Ghibli Park, just outside the Japanese city of Nagoya, is a magnet for fans of the strange and often surreal world of the Studio Ghibli series of animated films.
But not everyone who visits the cartoon-themed attraction in Japan’s Aichi prefecture has the purest intentions. Managers have been forced to crack down on guests who take “ inappropriate” photos with statues of characters from the beloved films.
The crackdown was triggered by a series of photos posted to social media showing men pretending to grope statues of female characters.
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One photo featured a park visitor taking upskirt photos of the 12-year-old main character from 2014 film When Marnie Was There, and another standing behind a model of Teru, the heroine from the film Tales From Earthsea and cupping its breasts with his hands.
Another showed someone grabbing the Marnie character with his hands around her neck and mouth, as if abducting her.
One outraged Studio Ghibli fan, after seeing the image online, complained to the park’s management team, but a representative from the Ghibli Park Public Relations Office declined to comment on the matter.
In response to enquiries from news site Unseen Japan, a park representative said that they had no official policy on the inappropriate photographs, but that in the future staff “may perhaps speak to” visitors displaying similar behaviour.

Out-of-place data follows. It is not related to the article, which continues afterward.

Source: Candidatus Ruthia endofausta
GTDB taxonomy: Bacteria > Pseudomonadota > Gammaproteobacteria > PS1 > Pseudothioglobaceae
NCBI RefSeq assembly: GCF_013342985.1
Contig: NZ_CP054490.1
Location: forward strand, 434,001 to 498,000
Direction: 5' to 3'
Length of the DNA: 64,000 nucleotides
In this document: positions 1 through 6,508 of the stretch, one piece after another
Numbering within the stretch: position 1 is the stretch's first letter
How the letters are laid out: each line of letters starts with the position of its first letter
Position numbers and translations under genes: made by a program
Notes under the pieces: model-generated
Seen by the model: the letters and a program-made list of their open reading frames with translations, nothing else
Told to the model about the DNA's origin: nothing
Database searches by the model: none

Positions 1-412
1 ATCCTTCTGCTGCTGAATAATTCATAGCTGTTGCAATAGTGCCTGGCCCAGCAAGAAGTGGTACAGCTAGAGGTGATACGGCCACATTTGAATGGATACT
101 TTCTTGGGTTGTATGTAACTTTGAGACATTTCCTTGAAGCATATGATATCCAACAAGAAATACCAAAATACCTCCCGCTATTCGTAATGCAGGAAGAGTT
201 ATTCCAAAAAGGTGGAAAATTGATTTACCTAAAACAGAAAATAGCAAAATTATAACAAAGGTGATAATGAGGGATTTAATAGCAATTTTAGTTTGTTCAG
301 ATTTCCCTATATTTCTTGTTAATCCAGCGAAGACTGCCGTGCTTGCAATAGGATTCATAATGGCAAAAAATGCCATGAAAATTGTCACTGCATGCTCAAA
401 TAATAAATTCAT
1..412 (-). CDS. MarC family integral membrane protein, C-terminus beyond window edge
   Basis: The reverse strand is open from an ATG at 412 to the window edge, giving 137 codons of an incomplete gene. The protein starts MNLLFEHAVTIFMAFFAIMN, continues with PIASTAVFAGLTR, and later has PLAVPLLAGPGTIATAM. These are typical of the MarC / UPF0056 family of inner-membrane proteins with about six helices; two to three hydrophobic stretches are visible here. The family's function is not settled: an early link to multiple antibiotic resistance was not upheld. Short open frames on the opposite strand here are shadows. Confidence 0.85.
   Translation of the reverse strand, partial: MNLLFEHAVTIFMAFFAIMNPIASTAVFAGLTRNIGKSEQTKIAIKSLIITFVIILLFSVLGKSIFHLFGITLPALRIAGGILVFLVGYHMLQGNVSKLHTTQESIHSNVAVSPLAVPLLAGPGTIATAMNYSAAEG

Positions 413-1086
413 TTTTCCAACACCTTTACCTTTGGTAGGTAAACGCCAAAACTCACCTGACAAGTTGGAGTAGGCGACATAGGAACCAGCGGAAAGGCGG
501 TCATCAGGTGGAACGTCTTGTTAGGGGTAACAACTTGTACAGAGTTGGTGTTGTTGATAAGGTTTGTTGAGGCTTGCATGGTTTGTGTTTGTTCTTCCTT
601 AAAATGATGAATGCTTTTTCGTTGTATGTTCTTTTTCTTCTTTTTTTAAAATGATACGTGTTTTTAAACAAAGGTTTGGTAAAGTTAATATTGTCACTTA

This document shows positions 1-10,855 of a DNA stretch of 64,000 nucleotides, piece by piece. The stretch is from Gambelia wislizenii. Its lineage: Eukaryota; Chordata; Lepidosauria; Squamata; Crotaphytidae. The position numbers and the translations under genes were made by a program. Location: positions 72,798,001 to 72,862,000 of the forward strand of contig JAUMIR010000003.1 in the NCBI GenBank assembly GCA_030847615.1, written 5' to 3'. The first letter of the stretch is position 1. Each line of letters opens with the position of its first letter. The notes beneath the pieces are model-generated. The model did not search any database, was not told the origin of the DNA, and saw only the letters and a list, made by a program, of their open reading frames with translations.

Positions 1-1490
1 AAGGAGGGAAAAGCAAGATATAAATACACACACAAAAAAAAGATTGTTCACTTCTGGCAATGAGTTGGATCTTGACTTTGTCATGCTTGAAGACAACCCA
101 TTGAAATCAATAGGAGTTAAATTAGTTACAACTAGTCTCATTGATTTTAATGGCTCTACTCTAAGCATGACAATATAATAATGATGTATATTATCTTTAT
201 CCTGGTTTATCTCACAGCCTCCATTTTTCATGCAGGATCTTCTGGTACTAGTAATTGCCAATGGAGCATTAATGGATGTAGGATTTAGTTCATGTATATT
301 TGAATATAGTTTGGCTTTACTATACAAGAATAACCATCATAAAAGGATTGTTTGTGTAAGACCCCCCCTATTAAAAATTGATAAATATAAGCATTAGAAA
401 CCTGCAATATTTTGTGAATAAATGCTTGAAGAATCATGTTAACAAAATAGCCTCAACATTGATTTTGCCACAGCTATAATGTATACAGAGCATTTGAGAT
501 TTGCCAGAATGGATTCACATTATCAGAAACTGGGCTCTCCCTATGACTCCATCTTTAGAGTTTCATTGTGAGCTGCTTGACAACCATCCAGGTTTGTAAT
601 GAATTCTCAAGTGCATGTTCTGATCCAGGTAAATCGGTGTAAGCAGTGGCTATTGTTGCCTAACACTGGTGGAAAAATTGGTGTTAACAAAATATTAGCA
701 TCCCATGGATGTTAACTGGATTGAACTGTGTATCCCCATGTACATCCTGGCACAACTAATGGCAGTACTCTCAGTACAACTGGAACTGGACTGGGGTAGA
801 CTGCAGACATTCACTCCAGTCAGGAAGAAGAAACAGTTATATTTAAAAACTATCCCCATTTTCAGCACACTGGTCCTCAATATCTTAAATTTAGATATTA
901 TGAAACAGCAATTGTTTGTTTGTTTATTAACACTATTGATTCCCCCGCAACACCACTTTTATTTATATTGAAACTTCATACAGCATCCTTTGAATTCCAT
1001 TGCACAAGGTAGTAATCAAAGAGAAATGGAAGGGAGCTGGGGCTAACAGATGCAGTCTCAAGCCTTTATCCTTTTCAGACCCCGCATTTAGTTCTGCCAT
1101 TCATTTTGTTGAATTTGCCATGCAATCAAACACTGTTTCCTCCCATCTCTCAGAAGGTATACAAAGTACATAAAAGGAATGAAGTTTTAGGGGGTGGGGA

They added that different people have different ideas about what constitutes sexual abuse.
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In the park’s rules, it states: ”Photography is prohibited except for some cases. In addition, it is prohibited to shoot for commercial purposes.”
The park is sited in Aichi Prefecture, where state governor Hideaki Ōmura told reporters: “Frankly speaking, posting photos like that on social media is very inappropriate. From adults to children, people go to Ghibli Park to enter the Ghibli world and enjoy themselves.
“Clearly this action disturbed many people,” he added, saying that he had read told park managers that “they need to firmly stop such actions once spotted and confirmed.”
Referring to the recent wave of so-called “sushi terrorism” where vandals lick plates and touch food with dirty hands in the country’s iconic sushi bars, Mr Omura added: “It is extremely malicious, just like the inappropriate behaviour at conveyor belt sushi restaurants".
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